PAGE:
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The Trotsky: Travails of a hallway revolutionary

Ricky Mabe, Jay Baruchel and Kaniehtiio Horn in The Trotsky, an Alliance Films release.

3 out of 4 stars


The Trotsky

  • Written and Directed by Jacob Tierney
  • Starring Jay Baruchel, Emily Hampshire, Geneviève Bujold, Saul Rubinek, Colm Feore and Michael Murphy
  • Classification: 14A

Fitfully charming and sitcom cute, The Trotsky (it even sounds like a Seinfeld episode) is the story of a Montreal high school kid who believes he's the reincarnation of Lev Davidovich Bronstein. Or as history knows him, Leon Trotsky, second-in-command of the Russian Revolution.

The film begins with Leon (Jay Baruchel) organizing workers in protest at his father's garment factory. Before long, his mother shows up from tennis lessons to offer moral support and a stack of tuna salad sandwiches. "Maw-um," Leon complains, "it's a hunger strike!"

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Tired of being vilified, dad (Saul Rubinek) announces he's cutting off Leon's private-school payments. Mr. Permanent Revolution is exiled to public school, where he'll actually have to mingle with the proletariat. The Trotsky playfully exaggerates its young hero's dilemma by referencing the Odessa steps sequence from Battleship Potemkin, as we see an unattended baby carriage bounce down a steep staircase with little Leon bawling away inside.

That's a great sight gag, even if it's been milked before in Naked Gun 33 1/3 and Woody Allen's Bananas. Come to think of it, those wooly entertainments, not Sergei Eisenstein's 1926 post-revolution rallying cry, would seem the true inspiration for writer-director Jacob Tierney's eager-to-please comedy.

And that's okay. Dressed in a serious suit and meticulously formal in all manner of speech, Baruchel does a winning impersonation of a doggedly patient revolutionary hero - a young man who believes he is sailing on the tide of history. At one point, Leon falls in love with a decade-older graduate student (Emily Hampshire). She drinks too much at a party and, against her better judgment, falls into bed with him.

Hours later, they have to race off (every morning for Leon is a rendezvous with destiny). But perhaps the older woman isn't quite, how shall we say this - ready. "Do you think you need a shower?" always helpful Leon wonders aloud.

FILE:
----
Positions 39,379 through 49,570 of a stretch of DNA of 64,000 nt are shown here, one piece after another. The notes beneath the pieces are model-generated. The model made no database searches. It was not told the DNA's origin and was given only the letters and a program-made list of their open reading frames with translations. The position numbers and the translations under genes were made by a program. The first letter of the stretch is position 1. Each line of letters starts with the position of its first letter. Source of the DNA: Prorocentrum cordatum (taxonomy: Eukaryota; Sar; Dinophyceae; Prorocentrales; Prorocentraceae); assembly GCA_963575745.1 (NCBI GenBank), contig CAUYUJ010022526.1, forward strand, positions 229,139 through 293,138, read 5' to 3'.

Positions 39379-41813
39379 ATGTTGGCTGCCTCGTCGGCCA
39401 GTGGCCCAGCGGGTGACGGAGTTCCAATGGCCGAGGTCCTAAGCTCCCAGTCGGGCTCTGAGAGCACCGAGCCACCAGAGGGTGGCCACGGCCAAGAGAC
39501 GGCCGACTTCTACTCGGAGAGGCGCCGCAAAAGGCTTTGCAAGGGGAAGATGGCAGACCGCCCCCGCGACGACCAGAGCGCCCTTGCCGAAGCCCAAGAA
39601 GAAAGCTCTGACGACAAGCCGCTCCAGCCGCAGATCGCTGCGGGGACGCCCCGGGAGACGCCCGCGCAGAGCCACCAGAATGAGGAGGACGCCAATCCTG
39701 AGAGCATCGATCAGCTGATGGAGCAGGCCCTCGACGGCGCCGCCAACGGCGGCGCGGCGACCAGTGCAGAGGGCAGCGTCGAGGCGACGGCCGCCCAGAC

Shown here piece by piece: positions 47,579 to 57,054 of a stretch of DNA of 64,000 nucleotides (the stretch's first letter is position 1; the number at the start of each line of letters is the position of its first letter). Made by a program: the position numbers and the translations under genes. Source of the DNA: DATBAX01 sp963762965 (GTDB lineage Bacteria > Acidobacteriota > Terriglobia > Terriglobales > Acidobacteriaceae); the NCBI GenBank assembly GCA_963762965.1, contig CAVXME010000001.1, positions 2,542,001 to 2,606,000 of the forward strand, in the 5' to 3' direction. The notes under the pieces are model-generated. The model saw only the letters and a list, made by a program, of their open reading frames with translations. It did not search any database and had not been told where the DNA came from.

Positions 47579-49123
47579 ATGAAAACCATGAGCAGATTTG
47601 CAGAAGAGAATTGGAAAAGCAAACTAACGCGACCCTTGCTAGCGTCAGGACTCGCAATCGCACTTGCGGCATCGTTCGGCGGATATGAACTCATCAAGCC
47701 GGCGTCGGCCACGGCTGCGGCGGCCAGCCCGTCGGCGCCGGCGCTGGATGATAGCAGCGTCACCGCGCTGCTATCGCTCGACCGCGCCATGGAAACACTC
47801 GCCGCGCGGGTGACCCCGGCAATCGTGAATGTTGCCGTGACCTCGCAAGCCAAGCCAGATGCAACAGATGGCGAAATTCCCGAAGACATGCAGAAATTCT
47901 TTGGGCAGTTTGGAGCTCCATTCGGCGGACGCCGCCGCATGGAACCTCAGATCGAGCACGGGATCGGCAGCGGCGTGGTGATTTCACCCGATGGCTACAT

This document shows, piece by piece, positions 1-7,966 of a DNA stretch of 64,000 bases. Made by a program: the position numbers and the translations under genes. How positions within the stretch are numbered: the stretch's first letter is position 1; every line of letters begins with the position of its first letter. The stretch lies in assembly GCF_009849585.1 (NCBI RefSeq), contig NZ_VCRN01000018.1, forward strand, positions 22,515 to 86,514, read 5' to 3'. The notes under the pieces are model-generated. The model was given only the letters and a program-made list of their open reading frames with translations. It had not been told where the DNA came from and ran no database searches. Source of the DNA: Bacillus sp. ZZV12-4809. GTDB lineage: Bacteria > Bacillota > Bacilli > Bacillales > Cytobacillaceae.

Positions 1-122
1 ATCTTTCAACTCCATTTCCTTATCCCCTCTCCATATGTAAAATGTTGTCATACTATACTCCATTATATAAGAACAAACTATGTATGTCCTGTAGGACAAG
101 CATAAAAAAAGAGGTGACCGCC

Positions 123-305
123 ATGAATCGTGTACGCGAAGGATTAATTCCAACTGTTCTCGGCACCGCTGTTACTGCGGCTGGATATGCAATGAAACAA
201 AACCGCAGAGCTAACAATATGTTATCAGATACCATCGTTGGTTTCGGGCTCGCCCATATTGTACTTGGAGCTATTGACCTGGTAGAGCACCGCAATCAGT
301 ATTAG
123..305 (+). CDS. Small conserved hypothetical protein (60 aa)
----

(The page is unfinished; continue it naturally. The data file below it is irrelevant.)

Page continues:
Leon's skirmishes with his parents and an officious public-school principal, Mr. Berkhoff (Colm Feore), a stern disciplinarian who has a framed portrait of a German shepherd atop his desk, are also scattered with laughs. The Trotsky goes down easily and, for what it's worth, is better mannered than most contemporary youth comedies.

Still, the film would have to be considered at least a mild disappointment. Trotsky barging through modern day North America, turning a bourgeois, West Montreal Jewish family upside down, then creating a riot in an affluent, complacent local high school, is a brilliant comic idea. The Trotsky should be at least as much fun as Pump Up the Volume (1990), another call for teenage revolution from a Montreal filmmaker (Allan Moyle).

Certainly, the movie should be more provocative. Leon's specific problems with his dad, his upbringing, Montreal, capitalism, the way the world does and doesn't work, have to be a bigger part of any story entitled The Trotsky. And the film ought to have more to say about Leon's comrades, the high school kids he's hoping to lead in the Fourth International. Or would that be the Fifth?

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Tierney clearly knows his Trotsky. The film ends with a shrewd sequence that has Leon wondering about the resolve of his fellow revolutionaries. The same thought occurred to Trotsky, who, late in life, before the murderous ice pick descended in Mexico, wrote: "We would be compelled to acknowledge that Stalinism was rooted not in the backwardness of the country, but in the congenital incapability of the proletariat to be a ruling class."

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